Undeniably evoking the title character of The Blue Angel, Lola also tells the story of seductive, dangerous woman.  However, unlike the character played by Marlene Dietrich, this Lola is clearly depicted as not being motivate by sexual thrall over men, but by a clear-eyed need to be financially independent. Much like Germany of the time. Played by Barbara Sukowa, Fassbinder’s star of the epic Berlin Alexanderplatz, this Lola, a high-class prostitute and sometime (awful) singer in a local bordello-cum-nightclub, seems to be on a moral collision course when a new government building inspector arrives in town, determined to clean up the corruption that has led to its economic boom. This kind and gentle, Ming dynasty loving man, played heartbreakingly by Armin Mueller-Stahl, seems to evoke the character played by Emil Jannings in The Blue Angel.  But what Fassbinder has in store for both of them is quite different and quite consonant with his socialist critique of postwar Germany and the effect that rampant capitalism has on it.The echoes of Sirk, especially in the lighting and in the subversive undermining of all that the 50s held dear are yet another level of pleasure to be derived from this rich film.

Barbara Sukowa as Lola

Barbara Sukowa as Lola

Veronika Voss

Taking his cue from the noirish atmosphere of Sunset Boulevard, Veronika Voss tells the story of how a faded film star of the Nazi era who tumbles into the life of a simple sportswriter, and how both there fates are altered not, alas, for the good. The inspiration comes from the legend of UFA star Sybille Schmitz who committed suicide in 1955 under very mysterious circumstances. She may or may not have been Goebbel’s lover. Fassbinder fleshes out this story using it to  continue his exploration of the moral cost of postwar Germany’s denial of and romance for the past.   As played by Rosel Zech, Veronika Voss is evocative of the vampiric Norma Desmond with the sportswriter standing in as a poor man’s version of the William Holden gigolo from the same film.  But she is much more than that.  As the plot unravels, we come to understand that Veronika Voss’s situation might very well be a result of not looking squarely at what happened during the war and, even worse, making it the stuff of a private fairy tale.   Rosel Zech is tremendous.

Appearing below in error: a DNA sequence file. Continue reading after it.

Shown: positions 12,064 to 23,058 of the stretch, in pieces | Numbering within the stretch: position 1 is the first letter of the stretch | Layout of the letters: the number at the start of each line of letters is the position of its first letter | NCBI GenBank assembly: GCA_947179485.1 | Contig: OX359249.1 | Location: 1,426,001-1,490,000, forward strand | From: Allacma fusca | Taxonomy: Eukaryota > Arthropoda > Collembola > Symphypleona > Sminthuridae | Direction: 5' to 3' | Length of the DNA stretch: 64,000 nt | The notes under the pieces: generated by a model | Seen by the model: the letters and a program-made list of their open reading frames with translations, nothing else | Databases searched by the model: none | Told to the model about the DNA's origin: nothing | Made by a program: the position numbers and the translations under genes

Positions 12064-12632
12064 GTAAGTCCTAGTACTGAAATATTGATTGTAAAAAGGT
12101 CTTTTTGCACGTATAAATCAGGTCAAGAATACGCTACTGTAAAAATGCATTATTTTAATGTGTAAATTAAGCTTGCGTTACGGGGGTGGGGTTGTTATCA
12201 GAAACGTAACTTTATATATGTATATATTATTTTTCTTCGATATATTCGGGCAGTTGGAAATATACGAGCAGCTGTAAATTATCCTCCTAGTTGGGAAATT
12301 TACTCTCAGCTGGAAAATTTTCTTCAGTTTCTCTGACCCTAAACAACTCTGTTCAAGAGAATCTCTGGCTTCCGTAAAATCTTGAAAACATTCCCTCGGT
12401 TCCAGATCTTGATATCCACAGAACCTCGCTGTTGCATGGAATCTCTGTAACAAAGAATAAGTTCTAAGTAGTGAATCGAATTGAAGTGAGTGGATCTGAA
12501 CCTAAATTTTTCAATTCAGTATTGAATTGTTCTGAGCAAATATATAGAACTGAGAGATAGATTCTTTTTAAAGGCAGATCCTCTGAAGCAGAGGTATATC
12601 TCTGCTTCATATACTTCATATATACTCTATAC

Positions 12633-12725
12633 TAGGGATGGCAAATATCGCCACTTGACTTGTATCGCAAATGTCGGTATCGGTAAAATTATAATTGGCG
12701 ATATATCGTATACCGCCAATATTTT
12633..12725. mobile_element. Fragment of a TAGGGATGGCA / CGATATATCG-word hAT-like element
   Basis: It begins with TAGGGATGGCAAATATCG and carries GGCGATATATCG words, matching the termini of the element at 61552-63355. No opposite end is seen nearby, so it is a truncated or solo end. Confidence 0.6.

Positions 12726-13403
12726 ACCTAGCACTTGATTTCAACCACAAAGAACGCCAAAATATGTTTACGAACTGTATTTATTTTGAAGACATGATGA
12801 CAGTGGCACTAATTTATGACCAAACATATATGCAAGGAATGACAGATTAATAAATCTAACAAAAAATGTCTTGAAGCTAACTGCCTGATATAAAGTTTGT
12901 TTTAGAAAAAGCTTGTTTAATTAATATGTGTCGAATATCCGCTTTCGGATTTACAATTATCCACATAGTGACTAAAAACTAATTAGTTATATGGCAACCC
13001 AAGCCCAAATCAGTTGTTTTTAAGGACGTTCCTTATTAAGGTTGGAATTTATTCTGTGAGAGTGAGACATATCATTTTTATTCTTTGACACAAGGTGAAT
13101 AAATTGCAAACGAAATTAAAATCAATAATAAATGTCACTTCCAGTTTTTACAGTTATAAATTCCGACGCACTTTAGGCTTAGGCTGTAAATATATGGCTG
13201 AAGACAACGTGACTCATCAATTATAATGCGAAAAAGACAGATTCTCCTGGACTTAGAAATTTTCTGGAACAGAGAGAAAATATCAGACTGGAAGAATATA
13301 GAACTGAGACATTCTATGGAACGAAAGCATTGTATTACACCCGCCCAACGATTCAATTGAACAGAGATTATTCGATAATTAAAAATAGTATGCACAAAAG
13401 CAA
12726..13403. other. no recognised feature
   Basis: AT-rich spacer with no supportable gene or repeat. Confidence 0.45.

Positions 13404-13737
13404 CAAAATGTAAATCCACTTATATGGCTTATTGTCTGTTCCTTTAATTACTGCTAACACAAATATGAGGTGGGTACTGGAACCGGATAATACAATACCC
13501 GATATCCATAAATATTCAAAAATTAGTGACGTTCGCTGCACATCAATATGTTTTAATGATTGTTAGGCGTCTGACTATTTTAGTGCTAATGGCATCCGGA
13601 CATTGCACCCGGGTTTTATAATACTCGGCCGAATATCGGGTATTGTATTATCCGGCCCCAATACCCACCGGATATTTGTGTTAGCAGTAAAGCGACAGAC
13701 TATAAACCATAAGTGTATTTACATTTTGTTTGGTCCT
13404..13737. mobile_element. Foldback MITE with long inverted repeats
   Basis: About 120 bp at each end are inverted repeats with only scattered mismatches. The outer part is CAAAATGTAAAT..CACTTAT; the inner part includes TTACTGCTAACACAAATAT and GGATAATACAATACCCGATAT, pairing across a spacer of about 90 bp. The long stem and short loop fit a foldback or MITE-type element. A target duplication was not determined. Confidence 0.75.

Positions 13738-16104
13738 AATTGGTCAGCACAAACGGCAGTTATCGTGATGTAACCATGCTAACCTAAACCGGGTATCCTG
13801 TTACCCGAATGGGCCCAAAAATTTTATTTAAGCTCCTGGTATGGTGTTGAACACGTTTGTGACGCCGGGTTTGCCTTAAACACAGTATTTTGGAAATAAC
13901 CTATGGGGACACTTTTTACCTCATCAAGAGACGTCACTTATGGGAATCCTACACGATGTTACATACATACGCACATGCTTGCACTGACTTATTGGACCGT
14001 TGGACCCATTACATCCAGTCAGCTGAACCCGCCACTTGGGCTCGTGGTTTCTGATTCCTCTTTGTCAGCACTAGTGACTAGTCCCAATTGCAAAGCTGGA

Rosel Zech as Veronika Voss

Apparently Fassbinder was at work writing a fourth film in this series, when he died at the age of 37.  It was to be a film on the life of Rosa Luxemburg and it was to have starred Jane Fonda.   Imagine!

In any event, we do have these three remarkable films which act as supreme history lessons and lessons in supreme filmmaking.

Please try them and let me know what you think!


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Have You Tried The Marseilles Trilogy?

The critics of the Cahiers du Cinema in the 1950s developed the theory of auterism in which the value of a film is determine by how discernible the mark of the author, usually the director, can be sensed.  For these critics, many of whom went on to be directors themselves, America had such auteurs in abundance.  There was no mistaking a John Ford or Alfred Hitchcock film.  In their eyes, the indelible mark of the creator elevated a film from mediocrity to art.  We can now debunk this theory many ways.  We can point out that film is the most collaborative of artistic endeavors, requiring the skills of cinematographers, writers, actors, costumers, editors and many more.  Each of these people leave a mark on the final product. I guess what the Cahistes were lauding were the directors who, even within the restraints of the Hollywood studio system, were able to create something with a personal vision.

They praised these American films by using as a negative example the French directors of the preceding decades,  directors who made ‘well-made’ films but did not betray any burning individuality.

In my opinion, there is a lot to be said for excellent craftsmanship.  A film can be, I would almost say should be, enjoyable without the audience having to know who made it and why it is identifiable as a film by so-and-so.

Marcel Pagnol, I fear, might have been one of their whipping boys. I did find an article from the Cahiers somewhat praising Pagnol (along with Sacha Guitry) as being filmmakers in spite of themselves. Both men, the article points out, were originally men of the theater, and seemed to view cinema as simply a medium to get a wider audience for their works. There seems to be little doubt that this is the reason why Marcel Pagnol got started in film.

Marcel Pagnol

Marcel Pagnol